The practice of training people to obey rules or a code of behavior, using punishment to correct disobedience.
This is the definition of discipline, something unfamiliar to the Steelers offense in six of the first eight quarters of the 2014 season.
Pittsburgh's offense has ignored football's fundamental laws of success- converting on third downs, not committing turnovers in the red zone, capitalizing on scoring opportunities- and the punishment for that disobedience appeared starkly in a 26-6 loss to the Ravens on Thursday night.
The Steelers offense did enough good things in the first half of their 30-27 win over Cleveland in Week 1 to escape with a passing grade. Unfortunately for them, the Steelers offensive woes spilled over into Week 2, and Baltimore eagerly took full advantage of Pittsburgh's mistakes.
For the most part, moving the ball and generating scoring opportunities isn't the issue. It's what the Steelers have done-and failed to do-once they're in position to score points.
The Steelers compiled two drives that totaled 23 plays and 137 total yards in the first half, producing only three points. Justin Brown's fumble inside the Ravens 20-yard-line thwarted Pittsburgh's 12-play, 64-yard opening drive that took more than eight minutes off of the clock. With momentum now on their side, the Ravens marched through Pittsburgh's defense and capitalized on their red-zone opportunity with a touchdown pass.
After kicking a field goal to cap off an 11-play drive two possessions later, Pittsburgh again drove into Ravens territory on their fourth and final drive of the first half. But a sack of Ben Roethlisberger and a false-start penalty ensured the Steelers would remain behind by the score of 10-3 at intermission.
Given the ball at the Ravens' 42-yard-line on their first possession of the third quarter, Pittsburgh moved to Baltimore's 21 before another sack of Roethlisberger forced the Steelers to settle for a field goal and a four-point deficit.
After seeing their defense continue to bend but not break, Joe Flacco and the Ravens offense put together their third scoring drive of the game to move ahead 17-6. The Steelers responded with two incompletions, and the Ravens' offense distanced themselves further by adding another field goal to start the fourth quarter.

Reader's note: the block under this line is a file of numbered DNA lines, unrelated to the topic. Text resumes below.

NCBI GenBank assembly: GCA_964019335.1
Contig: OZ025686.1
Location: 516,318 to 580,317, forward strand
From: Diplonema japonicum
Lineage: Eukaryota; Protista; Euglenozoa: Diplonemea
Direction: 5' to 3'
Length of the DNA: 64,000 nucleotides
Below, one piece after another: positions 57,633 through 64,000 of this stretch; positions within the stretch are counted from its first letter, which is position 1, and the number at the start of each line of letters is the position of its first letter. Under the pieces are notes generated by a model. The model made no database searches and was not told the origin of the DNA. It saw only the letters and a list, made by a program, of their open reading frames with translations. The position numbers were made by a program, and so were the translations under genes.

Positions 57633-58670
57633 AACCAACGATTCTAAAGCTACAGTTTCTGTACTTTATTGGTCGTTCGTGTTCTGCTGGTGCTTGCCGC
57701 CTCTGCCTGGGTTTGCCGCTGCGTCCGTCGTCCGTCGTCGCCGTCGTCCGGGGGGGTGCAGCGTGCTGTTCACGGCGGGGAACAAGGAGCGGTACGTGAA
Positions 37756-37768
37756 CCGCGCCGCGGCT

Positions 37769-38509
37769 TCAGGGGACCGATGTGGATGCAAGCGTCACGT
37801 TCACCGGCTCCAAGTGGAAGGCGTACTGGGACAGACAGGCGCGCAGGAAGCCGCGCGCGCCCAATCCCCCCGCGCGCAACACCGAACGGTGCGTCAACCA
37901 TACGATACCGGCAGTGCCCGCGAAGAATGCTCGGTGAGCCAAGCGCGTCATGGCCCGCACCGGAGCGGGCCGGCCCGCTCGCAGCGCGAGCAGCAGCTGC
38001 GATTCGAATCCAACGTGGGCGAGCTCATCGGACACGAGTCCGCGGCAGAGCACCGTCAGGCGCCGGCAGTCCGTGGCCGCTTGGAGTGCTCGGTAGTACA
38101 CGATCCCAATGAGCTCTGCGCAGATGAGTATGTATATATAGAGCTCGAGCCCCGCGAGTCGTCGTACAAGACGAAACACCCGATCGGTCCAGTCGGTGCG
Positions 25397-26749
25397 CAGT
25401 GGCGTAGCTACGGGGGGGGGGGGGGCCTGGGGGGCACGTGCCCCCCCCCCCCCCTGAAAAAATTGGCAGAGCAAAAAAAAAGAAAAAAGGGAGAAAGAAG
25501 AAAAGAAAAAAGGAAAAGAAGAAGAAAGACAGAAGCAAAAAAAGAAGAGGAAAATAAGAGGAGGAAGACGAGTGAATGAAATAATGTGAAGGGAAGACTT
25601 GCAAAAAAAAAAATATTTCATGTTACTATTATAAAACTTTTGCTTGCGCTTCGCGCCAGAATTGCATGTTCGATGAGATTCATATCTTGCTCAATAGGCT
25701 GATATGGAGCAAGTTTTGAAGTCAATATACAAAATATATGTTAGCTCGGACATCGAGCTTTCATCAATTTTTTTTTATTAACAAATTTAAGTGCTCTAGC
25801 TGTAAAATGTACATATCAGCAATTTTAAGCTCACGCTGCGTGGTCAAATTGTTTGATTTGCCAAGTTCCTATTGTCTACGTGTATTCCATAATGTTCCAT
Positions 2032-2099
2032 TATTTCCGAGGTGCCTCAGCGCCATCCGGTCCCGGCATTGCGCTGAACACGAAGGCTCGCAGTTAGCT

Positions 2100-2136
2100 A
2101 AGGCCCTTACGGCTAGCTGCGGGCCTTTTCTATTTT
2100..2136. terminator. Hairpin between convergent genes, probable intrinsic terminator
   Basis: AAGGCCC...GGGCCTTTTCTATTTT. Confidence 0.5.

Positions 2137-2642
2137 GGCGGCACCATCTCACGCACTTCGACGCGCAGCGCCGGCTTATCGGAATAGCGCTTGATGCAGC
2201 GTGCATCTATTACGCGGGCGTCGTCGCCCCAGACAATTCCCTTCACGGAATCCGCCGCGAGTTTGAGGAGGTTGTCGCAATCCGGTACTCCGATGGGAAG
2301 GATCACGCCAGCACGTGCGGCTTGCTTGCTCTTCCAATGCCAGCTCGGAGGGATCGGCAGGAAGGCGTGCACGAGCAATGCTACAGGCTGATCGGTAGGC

Somehow still in a two-possession game, Pittsburgh sealed their fate when Heath Miller put the ball on the carpet at the Steelers own 20-yard-line to set up another Ravens field goal.
But at least give the Steelers credit on this night for being consistent. Down 26-6 late, Pittsburgh drove to Baltimore's 14-yard-line on their final possession before the Ravens picked off Roethlisberger, ending the game on a fitting note.The Steelers were 0-2 in red-zone trips Thursday while committing three turnovers on their nine possessions.
Give the Steelers credit for their fight. Give Roethlisberger credit for his patience as he continues to wait for any one of his receivers not named Antonio Brown to catch more passes than Le'Veon Bell. While Markus Wheaton is doing well in his elevated role as the No.2 receiver, Darrius Heyward-Bey has yet to record a catch in two games with the Steelers. Lance Moore has yet to suit up for Pittsburgh as he is battling injuries. Rookie Dri Archer was also a scratch from last night's game as he heals from his injury sustained in Week 1.
Given those issues and the ones the Steelers have on the other side of the ball (run defense, lack of producing turnovers, etc.), Pittsburgh still easily could have won this game. It's a lack of discipline that cost the Steelers the chance at being 2-0 overall against AFC North foes. Let's hope it doesn't cost them another game in nine days in Carolina.